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3 things to know about mental illness and juvenile crime

On Behalf of | Mar 30, 2020 | Criminal Defense

If your child has struggled with substance abuse, mental illness or personality disorders, it can be a daily challenge. You may worry that these struggles will put them at odds with the law, and you may wonder what options would be available to you. What might your child’s experience in the criminal justice system look like if they committed a crime? Would it possible for them to avoid jail time?

With your child’s future in the balance, it is important to keep several facts in mind.

Mental health issues are common in the criminal justice system

Studies have shown that between 65% and 70% of juvenile offenders have some form of mental health or behavioral disorder. This may be because they have a more difficult time considering the consequences of their actions or have difficulty tempering their emotions.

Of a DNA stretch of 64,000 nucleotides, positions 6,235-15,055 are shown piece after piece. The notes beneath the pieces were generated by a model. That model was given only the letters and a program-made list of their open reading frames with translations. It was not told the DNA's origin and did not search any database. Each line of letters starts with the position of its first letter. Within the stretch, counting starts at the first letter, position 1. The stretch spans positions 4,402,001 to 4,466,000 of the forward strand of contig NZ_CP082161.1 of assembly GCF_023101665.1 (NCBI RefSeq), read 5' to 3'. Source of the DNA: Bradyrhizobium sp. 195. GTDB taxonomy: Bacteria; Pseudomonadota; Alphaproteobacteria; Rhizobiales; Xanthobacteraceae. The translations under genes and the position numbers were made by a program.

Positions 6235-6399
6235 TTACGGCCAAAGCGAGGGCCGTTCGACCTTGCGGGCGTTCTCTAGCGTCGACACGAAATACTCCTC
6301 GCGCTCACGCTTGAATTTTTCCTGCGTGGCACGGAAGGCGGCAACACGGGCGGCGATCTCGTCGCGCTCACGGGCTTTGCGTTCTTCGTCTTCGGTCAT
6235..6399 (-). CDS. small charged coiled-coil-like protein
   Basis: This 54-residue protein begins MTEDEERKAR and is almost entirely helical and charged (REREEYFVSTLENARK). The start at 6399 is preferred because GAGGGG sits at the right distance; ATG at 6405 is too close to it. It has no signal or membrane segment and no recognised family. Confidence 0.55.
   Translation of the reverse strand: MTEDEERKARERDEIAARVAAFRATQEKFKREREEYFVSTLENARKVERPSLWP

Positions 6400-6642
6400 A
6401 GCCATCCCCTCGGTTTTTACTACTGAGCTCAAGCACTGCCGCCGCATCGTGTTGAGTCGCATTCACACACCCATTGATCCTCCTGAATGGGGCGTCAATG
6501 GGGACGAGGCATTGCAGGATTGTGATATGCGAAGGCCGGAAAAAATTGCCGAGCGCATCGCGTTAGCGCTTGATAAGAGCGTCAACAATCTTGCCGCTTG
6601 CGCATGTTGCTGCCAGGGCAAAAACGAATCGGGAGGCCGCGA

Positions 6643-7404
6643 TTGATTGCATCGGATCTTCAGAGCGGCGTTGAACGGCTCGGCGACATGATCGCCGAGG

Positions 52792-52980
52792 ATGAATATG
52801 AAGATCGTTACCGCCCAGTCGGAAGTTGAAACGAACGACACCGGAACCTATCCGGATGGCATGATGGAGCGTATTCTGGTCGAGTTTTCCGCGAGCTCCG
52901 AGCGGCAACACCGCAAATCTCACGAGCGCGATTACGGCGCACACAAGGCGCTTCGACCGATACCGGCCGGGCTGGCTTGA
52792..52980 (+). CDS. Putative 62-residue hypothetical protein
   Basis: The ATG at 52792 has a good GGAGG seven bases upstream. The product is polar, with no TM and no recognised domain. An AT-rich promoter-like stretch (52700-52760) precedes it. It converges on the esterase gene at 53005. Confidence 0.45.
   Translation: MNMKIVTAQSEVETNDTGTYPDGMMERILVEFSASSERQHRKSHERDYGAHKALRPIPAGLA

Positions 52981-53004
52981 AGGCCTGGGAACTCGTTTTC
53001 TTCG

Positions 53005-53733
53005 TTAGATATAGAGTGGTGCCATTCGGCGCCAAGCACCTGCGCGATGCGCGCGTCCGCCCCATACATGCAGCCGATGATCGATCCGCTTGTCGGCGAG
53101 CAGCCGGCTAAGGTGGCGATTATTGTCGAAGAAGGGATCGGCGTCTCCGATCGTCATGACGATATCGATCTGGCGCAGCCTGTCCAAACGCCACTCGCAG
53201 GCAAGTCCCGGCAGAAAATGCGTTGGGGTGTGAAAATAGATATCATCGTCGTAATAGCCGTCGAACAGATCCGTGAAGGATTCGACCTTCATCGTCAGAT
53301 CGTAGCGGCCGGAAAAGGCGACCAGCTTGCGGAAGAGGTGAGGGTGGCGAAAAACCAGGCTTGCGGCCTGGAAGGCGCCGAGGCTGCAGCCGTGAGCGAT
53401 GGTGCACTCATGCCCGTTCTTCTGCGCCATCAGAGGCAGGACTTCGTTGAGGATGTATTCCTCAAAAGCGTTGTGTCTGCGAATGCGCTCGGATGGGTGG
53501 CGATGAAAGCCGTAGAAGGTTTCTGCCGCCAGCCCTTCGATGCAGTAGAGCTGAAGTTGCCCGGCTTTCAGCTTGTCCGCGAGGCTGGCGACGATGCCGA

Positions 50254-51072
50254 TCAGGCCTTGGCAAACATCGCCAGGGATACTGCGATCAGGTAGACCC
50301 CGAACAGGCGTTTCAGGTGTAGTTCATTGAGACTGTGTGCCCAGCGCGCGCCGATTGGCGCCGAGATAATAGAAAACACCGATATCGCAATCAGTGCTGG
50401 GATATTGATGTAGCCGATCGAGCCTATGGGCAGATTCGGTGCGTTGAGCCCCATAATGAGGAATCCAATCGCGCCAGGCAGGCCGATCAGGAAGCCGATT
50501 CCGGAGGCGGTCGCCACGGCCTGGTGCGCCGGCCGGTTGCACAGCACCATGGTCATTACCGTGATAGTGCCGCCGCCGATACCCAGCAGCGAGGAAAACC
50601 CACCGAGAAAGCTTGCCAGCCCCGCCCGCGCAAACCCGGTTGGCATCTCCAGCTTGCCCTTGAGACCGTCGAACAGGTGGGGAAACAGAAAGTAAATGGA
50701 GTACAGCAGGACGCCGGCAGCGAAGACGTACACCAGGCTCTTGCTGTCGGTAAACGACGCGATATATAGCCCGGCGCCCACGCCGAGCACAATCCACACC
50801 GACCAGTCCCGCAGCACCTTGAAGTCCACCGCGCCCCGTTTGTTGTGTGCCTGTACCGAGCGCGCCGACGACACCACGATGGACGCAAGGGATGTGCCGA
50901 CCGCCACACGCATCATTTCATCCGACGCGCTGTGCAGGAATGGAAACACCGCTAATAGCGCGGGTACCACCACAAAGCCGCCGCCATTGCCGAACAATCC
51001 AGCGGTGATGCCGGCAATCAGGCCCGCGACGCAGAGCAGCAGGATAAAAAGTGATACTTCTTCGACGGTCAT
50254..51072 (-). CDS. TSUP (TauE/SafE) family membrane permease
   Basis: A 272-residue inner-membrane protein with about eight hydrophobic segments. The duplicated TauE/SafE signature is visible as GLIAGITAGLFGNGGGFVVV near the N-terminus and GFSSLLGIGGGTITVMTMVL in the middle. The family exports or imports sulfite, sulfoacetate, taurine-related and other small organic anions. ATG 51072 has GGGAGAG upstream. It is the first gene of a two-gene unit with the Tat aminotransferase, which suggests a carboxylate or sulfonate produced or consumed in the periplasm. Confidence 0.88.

Incarceration can make mental health more challenging, not less

Time in a detention center takes your child away from their routines. If they are already receiving treatment for their mental health issues, incarceration could interrupt their current therapy or medication.

Jail time is not the only option

If your child is struggling with mental health issues and ends up facing criminal charges, it can be easy to think that a guilty verdict will make jail time inevitable. However, incarceration is only one path.

Diversion programs could be an option for a struggling young adult or adolescent. These programs can include a warning, therapy or community service. They can keep your child out of the criminal justice system while offering the support they need to change the path they are currently on.

Treatment for substance abuse issues or mental illnesses that contributed to criminal behavior can help a child better address their mental health going forward. It can also prevent these issues from causing future legal concerns.